Why has eurozone trade slowed?
We look at where trade has fallen and what this means for growth.
Unstructured Learning Time
The breakdown of the eurozone’s Q1 GDP growth shows the slowdown in activity was driven by net trade (exports minus imports).
Sharp drop in exports
Although both imports and exports collapsed in the first quarter, the fall in imports was not enough to offset the effect of the fall in exports. However, some of the weakness can be explained as a reversal of what was a particularly strong export figure in Q4.
Where has the weakness come from?
Trade data is notoriously difficult to work with but we can break the data down into geographic contributions to get an idea of what happened in Q1.
The chart below shows the contribution to quarterly growth in the exports of goods in euros by destination. The chart shows that the main cause for the deceleration in growth between Q4 2017 and Q1 2018 is the fall in exports to "Asia other" (Asia excluding Japan and China). The UK was the third biggest negative contributor.
Contribution to growth in exports1 by destination
Source: Thomson DataStream, Schroders Economics Group. 26 June 2018.
However, if Q4’s export growth was unusually strong, we should perhaps also compare Q1 growth with that of Q3. Here we find that “Asia other” again had the largest negative impact with the UK once again in third place.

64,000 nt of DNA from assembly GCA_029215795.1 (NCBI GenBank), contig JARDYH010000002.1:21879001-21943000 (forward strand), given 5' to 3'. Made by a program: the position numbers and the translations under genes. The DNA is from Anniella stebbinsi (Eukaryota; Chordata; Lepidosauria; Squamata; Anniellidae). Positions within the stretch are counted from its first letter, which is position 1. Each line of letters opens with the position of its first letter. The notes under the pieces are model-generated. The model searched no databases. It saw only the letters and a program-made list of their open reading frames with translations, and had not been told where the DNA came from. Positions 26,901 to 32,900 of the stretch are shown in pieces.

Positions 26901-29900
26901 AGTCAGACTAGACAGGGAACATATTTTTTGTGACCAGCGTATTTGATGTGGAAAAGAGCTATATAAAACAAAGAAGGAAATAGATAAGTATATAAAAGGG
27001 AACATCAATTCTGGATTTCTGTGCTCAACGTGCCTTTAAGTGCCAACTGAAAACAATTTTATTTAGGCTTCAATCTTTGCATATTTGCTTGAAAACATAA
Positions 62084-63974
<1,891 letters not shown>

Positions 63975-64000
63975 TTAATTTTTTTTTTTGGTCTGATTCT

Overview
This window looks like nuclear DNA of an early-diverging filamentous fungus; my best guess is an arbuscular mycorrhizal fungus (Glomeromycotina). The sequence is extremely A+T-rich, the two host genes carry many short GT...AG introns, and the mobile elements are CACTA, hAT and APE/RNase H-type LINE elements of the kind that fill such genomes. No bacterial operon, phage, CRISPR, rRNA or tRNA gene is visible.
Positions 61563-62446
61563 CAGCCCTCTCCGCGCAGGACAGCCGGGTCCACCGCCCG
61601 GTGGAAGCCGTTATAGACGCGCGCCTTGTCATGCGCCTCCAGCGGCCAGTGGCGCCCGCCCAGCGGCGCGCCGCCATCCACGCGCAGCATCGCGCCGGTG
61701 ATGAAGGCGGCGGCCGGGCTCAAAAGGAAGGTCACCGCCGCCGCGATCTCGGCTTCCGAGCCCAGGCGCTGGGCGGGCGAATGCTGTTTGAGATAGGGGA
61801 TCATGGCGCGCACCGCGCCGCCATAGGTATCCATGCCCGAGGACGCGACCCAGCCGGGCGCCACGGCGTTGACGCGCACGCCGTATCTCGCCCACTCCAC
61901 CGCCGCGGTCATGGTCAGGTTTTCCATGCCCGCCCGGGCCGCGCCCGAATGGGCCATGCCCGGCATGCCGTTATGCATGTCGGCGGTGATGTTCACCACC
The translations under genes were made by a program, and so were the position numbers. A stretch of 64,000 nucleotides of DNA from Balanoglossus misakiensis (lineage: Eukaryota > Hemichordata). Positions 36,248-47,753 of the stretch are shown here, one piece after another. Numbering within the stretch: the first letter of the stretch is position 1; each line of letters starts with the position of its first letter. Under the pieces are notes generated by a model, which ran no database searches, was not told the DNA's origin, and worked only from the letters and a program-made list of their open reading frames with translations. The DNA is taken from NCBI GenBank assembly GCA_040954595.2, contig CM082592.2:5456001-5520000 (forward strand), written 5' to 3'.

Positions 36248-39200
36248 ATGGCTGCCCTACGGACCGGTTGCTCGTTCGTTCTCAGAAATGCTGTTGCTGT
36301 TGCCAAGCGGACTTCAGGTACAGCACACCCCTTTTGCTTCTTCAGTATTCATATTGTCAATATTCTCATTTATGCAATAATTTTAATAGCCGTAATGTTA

Taken together, this suggests that “Asia other” and UK are the culprits behind Q1’s slowdown.
Within “Asia other”, it seems OPEC2 members like Saudi Arabia and the UAE are largely behind the deceleration, making up 40% of the decline. Other significant falls in exports include those to OPEC as a whole, Malaysia, India, Hong Kong and China. Interestingly, to the upside, exports to Japan and Nigeria were very strong.
No sign of improvement or further decline
Looking ahead, we only have April data for the second quarter so far, as shown above, but it does show some rebound in exports to Asia. However, exports to China have continued to weaken and exports to Japan have reversed. This is just one month's worth of observations in a very volatile series, but overall there are no signs of a turnaround, or further weakness for that matter.
Where does this leave eurozone growth?
An ongoing slowdown in trade is obviously bad news for the economy. However, it is not all doom and gloom. Although the domestic economy has room for improvement, domestic demand has been better, with the European Central Bank (ECB) reporting a notable pick-up in lending data.
That said, there are storm clouds on the horizon. Inflation is likely to remain elevated, thanks to higher oil prices and the recent depreciation in the euro. This will affect the purchasing power of households although strong employment growth should help ease the pain somewhat. Furthermore, fiscal policy has loosened.3 in many member states, with pressure growing for even more relaxation of budget stances.
On the monetary policy front, the ECB already confirmed that interest rates will remain on hold until “through the summer” of 2019. This confirms to markets that rates will indeed rise next year. We now forecast the first hike to come in Q3 2019 with another in Q4, taking the deposit rate to zero and the refinancing rate to 0.5%.
Any references to countries are for illustrative purposes only and not a recommendation to buy and/or sell.
1. Exports in goods only, using nominal working day adjusted data in euros. ↩
2. Organisation of Petroleum Exporting Countries↩
3. Loose fiscal policy is characterised by an increase in government spending and/or a reduction in taxes↩